Unfolding plans 47 – no one really comes into work to do a bad job

There are a couple of beliefs that I have which I hope to be true. The first is that no one really comes into work to do a bad job.  The second is that if the place where you work no longer wants you around then why would you want to work there?

I’ve worked in many different organisations in both the commercial and public sectors.  Each had their own set of values, strap lines and mission statements.  They would talk about putting the customer first, increasing shareholder value and doing business in an ethical manner.  All organisations have a number of responsibilities.  They need to consider the users of their services, the people who are employed or are engaged in delivering these activities, the needs of the owners of the assets which they make use of as well as their responsibilities to the wider community and environment in which they operate.

All of this is well and good, motherhood and apple pie but after many years my conclusion is that the primary purpose of any organisation is none of these.

The primary purpose of any organisation is to survive.  Nearly all of our efforts are geared to make sure that we are around next year and the year after.  Organisations are like organisms.  Once life is earned there is an absolute determination to stick around.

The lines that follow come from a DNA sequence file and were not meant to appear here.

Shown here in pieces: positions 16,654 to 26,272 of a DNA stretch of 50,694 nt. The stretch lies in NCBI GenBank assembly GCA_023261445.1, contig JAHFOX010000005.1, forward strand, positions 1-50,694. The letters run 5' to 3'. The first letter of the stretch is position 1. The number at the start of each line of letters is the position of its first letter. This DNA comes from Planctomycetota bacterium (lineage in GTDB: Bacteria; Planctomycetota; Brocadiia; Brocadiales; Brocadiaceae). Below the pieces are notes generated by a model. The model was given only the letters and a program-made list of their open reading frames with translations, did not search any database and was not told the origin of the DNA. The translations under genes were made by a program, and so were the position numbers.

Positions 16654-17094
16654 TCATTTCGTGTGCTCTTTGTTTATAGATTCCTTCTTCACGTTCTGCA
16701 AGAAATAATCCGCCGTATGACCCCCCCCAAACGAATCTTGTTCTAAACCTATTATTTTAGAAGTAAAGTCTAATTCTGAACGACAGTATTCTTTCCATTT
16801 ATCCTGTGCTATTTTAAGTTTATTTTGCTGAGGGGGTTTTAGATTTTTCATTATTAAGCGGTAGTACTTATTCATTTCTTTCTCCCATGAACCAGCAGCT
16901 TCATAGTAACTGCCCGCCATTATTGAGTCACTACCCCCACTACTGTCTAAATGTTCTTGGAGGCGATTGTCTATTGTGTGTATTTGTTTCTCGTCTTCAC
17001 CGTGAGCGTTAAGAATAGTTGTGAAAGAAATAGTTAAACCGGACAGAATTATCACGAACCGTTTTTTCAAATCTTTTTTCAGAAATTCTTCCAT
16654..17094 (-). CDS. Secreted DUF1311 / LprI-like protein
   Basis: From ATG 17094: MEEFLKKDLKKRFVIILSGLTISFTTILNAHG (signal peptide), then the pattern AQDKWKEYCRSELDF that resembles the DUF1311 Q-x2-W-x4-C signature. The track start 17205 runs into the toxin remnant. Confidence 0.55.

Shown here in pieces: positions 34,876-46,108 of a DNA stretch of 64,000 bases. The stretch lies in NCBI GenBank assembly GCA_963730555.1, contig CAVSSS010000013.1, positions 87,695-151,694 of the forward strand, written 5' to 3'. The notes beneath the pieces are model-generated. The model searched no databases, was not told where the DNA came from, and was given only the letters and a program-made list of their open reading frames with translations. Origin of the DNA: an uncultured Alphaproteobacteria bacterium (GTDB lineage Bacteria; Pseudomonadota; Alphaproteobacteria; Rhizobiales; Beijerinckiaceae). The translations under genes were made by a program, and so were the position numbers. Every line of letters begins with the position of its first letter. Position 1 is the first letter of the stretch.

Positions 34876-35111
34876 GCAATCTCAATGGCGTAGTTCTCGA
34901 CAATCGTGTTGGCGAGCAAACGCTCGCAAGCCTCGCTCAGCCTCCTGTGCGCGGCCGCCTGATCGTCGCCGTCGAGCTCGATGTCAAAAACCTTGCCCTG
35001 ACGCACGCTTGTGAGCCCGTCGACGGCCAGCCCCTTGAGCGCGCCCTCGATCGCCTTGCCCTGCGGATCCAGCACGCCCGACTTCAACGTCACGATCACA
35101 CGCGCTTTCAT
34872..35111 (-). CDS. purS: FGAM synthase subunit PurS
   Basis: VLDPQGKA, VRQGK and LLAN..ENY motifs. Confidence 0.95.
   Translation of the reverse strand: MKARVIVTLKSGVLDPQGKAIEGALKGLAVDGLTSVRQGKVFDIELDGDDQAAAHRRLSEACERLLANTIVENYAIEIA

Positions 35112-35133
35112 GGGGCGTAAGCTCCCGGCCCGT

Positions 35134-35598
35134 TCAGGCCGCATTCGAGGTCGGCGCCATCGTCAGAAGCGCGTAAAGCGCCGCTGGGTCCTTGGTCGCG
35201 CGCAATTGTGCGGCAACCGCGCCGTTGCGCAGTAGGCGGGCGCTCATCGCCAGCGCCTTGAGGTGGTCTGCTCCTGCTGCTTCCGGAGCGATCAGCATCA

Every place that I have worked has had its own culture, mostly positive but some not so.  The culture is a funny thing.  It is not codified in any way and no individual can describe it yet it pervades everything that goes on.  People will come and go yet the culture stays.  Any effort to change it can be met with a hidden resistance, a sort of dark matter, unseen yet with a strong gravitational pull.

Why is this so?  Perhaps it is because organisations are collections of individuals who come in with every intention of doing the best job that they can yet at the end of the day their primary purpose is to keep employment (that is unless you are of a certain age when your purpose it to be able to retire, preferably early and with as much money as you can).  The older you get, to a point, the greater is the need to remain.

Humans may be social creatures yet our genes are selfish.  We may want to put the customer first, the organisation second and ourselves third but looking after number one is a well-worn mantra.  Any change will be seen in the context of how it affects the person and their family.  Any adverse effects will not be well received even if they are well intentioned.  And to survive in an organisation you need to be able to play by the rules, stay in the game and work the system.  That is how things get done.

When you add up all of the little bits of doubt and self-interest, consciously applied or not it adds up to a lot of baggage that needs to be carried around.  The pressure to conform and to fit in can be enormous.  Pushing against an organisation’s survival instincts can be very tiring.

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